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Abstract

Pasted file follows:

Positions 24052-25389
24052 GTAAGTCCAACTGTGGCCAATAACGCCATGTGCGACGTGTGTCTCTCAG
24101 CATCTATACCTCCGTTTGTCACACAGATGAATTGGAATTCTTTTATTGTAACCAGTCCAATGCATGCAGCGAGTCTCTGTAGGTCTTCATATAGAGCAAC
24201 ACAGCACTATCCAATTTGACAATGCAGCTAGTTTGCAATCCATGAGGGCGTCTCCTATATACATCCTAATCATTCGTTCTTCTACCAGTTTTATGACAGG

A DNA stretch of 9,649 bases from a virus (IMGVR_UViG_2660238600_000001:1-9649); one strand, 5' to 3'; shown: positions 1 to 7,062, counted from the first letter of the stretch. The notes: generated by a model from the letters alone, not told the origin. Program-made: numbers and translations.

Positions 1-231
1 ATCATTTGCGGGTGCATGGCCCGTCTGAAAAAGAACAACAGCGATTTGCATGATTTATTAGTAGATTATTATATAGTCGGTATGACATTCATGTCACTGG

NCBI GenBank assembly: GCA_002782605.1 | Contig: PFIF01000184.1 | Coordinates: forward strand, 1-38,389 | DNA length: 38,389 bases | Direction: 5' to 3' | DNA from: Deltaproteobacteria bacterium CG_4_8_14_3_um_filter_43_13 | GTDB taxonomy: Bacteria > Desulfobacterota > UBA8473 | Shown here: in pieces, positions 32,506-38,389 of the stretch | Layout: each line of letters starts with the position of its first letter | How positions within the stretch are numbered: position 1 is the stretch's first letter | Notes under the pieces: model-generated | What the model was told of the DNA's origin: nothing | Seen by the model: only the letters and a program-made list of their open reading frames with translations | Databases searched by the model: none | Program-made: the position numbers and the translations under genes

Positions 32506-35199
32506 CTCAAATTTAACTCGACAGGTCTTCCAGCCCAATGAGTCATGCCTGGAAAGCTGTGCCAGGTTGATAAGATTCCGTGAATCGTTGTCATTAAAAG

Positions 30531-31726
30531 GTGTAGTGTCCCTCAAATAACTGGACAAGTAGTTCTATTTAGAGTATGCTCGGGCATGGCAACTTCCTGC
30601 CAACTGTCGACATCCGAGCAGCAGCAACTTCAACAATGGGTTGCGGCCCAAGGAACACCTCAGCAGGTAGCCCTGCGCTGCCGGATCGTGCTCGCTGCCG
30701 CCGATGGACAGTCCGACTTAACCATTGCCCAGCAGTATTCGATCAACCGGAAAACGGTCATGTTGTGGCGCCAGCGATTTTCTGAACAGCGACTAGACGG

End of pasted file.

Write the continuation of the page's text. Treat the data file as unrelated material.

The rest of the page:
The rapid growth of techniques employed in the generation and analysis of DNA variation has led to significant advances throughout the life sciences. Herein, we explore the impacts of this molecular revolution on the science of biogeography and how it has enhanced or altered long-standing biogeographic hypotheses in this revitalized discipline. We examine the recent development of molecular biogeography and address issues dealing with data generation and interpretation and review newer analytical techniques that have been developed to handle the explosion of available data. We explore several important issues, including analyses of molecular time estimates and phylogenetic, phylogeographic and population genetic approaches to reconstructing the evolutionary histories of taxa and whole biotas. Specialized topics of growing importance include advances in the use of ancient DNA and the importance of incorporating biogeographic theory with DNA barcodes, used to catalog the diversity of life. Finally, we investigate some of the newest and most exciting techniques of generating, analyzing and visualizing genetic data that will shape the future of molecular biogeography.